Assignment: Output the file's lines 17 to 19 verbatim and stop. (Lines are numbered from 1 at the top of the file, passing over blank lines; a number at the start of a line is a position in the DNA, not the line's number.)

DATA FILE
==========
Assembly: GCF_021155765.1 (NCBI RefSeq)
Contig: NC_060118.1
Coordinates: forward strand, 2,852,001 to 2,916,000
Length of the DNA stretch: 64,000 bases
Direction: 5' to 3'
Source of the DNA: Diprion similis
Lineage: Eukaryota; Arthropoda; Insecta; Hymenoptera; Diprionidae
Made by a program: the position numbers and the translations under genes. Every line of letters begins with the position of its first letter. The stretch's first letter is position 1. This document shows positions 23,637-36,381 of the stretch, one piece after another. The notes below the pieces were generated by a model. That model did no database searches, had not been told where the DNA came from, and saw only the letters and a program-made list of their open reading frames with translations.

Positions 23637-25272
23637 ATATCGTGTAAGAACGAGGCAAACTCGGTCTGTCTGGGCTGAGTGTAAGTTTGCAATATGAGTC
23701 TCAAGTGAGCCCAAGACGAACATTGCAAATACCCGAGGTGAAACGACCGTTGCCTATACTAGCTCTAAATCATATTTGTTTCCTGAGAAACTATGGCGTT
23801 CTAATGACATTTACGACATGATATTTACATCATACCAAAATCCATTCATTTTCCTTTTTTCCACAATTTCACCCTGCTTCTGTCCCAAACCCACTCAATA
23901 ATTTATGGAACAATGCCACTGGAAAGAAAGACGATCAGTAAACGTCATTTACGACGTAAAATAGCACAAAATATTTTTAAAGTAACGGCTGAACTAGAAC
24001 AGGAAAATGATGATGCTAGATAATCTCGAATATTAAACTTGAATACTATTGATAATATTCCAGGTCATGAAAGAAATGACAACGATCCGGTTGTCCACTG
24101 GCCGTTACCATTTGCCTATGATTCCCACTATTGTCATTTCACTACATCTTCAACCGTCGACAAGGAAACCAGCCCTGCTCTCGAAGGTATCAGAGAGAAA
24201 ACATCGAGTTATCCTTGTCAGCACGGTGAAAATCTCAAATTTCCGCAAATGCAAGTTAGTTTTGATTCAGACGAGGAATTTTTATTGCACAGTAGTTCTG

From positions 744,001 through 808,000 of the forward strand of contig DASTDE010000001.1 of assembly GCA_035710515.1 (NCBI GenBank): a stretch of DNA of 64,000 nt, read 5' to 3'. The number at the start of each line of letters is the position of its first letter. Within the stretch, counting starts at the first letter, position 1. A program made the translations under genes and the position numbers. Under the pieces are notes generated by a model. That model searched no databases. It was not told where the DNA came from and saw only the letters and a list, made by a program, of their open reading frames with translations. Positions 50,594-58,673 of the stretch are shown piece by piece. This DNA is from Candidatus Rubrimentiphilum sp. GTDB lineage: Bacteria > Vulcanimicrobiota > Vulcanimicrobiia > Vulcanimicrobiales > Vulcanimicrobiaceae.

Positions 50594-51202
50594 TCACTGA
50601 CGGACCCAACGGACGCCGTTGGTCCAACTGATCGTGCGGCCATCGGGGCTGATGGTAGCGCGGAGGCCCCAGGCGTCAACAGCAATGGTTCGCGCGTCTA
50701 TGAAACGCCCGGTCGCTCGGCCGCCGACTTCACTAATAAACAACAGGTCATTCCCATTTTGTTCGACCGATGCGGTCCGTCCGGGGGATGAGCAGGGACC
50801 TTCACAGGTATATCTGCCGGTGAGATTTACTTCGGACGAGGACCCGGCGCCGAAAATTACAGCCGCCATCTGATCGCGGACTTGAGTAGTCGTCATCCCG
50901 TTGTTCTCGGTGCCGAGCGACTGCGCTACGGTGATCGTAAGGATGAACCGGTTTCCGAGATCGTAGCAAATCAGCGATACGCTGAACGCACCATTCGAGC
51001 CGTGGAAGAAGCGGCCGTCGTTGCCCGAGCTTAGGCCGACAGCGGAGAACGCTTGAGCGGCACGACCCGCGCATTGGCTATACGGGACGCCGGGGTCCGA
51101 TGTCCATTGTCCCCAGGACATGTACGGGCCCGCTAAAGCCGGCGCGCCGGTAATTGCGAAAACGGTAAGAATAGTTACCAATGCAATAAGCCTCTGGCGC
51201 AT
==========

From positions 744,001 through 808,000 of the forward strand of contig DASTDE010000001.1 of assembly GCA_035710515.1 (NCBI GenBank): a stretch of DNA of 64,000 nt, read 5' to 3'. The number at the start of each line of letters is the position of its first letter. Within the stretch, counting starts at the first letter, position 1. A program made the translations under genes and the position numbers. Under the pieces are notes generated by a model. That model searched no databases. It was not told where the DNA came from and saw only the letters and a list, made by a program, of their open reading frames with translations. Positions 50,594-58,673 of the stretch are shown piece by piece. This DNA is from Candidatus Rubrimentiphilum sp. GTDB lineage: Bacteria > Vulcanimicrobiota > Vulcanimicrobiia > Vulcanimicrobiales > Vulcanimicrobiaceae.

Positions 50594-51202
50594 TCACTGA